SALT LAKE CITY -- Nearly 400,000 Utahns, including 3,000 children, suffer from arthritis, the leading cause of disability in Utah and the nation, according to a new report.
According to the report issued by the U.S. Centers for Disease Control and Prevention and the Utah Department of Health, it's possible to decrease the symptoms of arthritis pain by walking throughout the week.
However, 50 percent of Utahns with arthritis get no physical activity. "This report is concerning because people with arthritis who don't move much are at far greater risk for being injured and even disabled," said Rebecca Castleton, UDOH arthritis program coordinator.
There are more than 100 types of arthritis, including osteoarthritis, gout, fibromyalgia and rheumatoid, said Leslie R. Nelson, vice president over public health programs for the Arthritis Foundation's Great West Region.
The pattern and location of symptoms can vary, depending on the type.
"Generally, people with arthritis feel pain and stiffness in and around one or more joints," Nelson said. "The onset of arthritis symptoms can develop gradually or suddenly."
Arthritis is most often a chronic disease, so symptoms may come and go or persist over time, she said. Limited mobility and even depression can accompany the symptoms.
It's important to learn what type of arthritis you have in order to get the proper treatment, Nelson said. That includes a detailed medical history, physical examination, X-rays and bloodwork.
"The focus of treatment for arthritis is to control pain, minimize joint damage and improve or maintain function and quality of life," Nelson said.
"The earlier you understand your arthritis, the earlier you can start managing your disease and making healthy lifestyle changes to help your arthritis."
The CDC recommends low-impact activities such as walking, dancing, biking, swimming and water aerobics to help diminish the pain of arthritis.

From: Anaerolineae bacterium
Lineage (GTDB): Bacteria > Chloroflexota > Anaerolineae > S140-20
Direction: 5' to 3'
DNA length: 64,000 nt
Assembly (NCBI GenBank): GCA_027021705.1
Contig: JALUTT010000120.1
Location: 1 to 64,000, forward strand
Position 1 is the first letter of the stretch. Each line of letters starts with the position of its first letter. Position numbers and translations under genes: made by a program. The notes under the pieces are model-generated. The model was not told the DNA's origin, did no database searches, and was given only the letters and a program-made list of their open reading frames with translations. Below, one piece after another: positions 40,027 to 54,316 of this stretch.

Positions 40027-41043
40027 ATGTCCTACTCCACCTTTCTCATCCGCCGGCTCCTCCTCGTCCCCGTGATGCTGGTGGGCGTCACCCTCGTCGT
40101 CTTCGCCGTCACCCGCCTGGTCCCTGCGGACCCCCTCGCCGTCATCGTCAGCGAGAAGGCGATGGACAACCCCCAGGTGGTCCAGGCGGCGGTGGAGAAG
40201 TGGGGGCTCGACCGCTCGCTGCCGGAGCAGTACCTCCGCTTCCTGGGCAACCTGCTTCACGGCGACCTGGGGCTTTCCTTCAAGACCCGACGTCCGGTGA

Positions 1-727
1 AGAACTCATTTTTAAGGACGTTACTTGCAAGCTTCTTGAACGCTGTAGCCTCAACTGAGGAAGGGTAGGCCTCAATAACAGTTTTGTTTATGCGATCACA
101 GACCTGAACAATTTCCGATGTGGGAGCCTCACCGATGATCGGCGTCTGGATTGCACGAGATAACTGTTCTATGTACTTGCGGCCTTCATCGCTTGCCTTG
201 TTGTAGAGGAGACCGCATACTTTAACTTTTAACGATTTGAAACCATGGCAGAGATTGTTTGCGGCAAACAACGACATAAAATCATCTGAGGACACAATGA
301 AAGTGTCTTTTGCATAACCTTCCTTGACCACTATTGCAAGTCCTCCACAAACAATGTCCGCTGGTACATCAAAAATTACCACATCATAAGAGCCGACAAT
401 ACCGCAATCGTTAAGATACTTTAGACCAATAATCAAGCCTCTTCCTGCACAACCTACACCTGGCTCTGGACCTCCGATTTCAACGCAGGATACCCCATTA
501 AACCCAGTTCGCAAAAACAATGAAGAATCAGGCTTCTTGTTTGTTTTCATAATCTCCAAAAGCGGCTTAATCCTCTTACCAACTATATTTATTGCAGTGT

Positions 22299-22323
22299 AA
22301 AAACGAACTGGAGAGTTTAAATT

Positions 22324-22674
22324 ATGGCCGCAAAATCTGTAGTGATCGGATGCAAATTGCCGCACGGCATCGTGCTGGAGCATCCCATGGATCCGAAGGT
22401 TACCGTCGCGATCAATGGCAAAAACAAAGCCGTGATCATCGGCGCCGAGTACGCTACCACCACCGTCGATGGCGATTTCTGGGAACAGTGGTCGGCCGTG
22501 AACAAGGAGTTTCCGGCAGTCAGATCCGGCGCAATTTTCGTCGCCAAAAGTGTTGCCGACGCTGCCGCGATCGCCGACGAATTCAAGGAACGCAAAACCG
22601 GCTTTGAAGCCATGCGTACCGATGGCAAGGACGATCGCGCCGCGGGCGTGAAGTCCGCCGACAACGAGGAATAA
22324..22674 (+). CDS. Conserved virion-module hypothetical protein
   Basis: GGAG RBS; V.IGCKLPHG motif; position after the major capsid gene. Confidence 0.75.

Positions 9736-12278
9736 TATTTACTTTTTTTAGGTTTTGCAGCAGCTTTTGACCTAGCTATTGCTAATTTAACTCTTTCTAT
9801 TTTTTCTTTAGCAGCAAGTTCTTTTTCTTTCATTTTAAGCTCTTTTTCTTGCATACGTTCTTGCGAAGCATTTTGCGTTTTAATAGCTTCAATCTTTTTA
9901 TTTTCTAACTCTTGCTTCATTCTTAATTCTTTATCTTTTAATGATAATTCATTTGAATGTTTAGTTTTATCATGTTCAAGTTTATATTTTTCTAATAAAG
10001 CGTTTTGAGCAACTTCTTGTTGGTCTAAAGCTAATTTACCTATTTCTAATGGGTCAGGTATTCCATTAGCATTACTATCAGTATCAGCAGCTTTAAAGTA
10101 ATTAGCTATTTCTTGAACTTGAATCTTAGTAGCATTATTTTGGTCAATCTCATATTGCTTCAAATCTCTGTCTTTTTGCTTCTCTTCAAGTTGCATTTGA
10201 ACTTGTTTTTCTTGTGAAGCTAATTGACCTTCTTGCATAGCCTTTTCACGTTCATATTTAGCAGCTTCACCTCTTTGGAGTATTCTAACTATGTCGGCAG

Adults should aim for 30 minutes a day, five days a week. If 30 minutes seems too long, break the workout into two or three 10- to 15-minute sessions.
The Arthritis Foundation Walk With Ease program is a six-week walking program and is ideal for people who want to manage their arthritis, Nelson said.
In addition, the Utah Arthritis Program suggests hand exercises for people with arthritis in their fingers, hands and wrists. These exercises can help improve joint flexibility and range of motion. Heat and ice may also help to provide some relief.
"Research has shown that physical activity decreases pain, improves function and delays disability," Nelson said.
She also said to educate yourself about arthritis, see your doctor, learn how to protect your joints and watch your weight. A loss of just 11 pounds can decrease the occurrence of new knee osteoarthritis, Nelson said.
Christine Weiss, spokeswoman for the Utah Arthritis Program, said it's amazing how much walking helps.
"Walking relieves back and joint pain by improving blood flow and strengthening muscles. It also lowers blood pressure, heart attack and stroke risk, and strengthens bone to reduce the risk of osteoporosis."
To learn more about Walk With Ease, call 801-538-9458.